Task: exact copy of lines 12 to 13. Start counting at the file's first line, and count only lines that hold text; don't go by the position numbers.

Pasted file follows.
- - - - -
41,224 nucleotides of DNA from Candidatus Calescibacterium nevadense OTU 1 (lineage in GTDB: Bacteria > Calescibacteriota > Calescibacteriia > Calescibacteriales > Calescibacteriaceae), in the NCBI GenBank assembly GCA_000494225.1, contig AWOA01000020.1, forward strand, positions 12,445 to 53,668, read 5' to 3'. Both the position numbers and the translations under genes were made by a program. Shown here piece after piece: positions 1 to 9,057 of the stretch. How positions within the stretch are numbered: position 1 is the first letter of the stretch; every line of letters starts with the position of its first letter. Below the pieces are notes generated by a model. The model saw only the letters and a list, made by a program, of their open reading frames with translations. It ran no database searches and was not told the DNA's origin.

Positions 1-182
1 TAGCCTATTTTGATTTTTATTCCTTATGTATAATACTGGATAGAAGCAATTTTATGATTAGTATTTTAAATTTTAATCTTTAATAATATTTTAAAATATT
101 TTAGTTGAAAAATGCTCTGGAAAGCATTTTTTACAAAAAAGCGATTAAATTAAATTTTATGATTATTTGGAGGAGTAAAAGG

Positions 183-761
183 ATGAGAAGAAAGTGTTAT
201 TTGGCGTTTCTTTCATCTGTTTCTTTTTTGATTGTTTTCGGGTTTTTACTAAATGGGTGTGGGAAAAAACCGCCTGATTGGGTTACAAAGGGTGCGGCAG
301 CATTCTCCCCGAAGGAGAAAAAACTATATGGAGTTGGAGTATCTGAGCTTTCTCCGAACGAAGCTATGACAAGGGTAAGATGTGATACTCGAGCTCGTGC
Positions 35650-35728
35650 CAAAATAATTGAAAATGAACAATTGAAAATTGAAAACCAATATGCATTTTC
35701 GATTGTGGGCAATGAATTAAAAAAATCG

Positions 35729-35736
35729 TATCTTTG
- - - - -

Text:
Positions 35729-35736
35729 TATCTTTG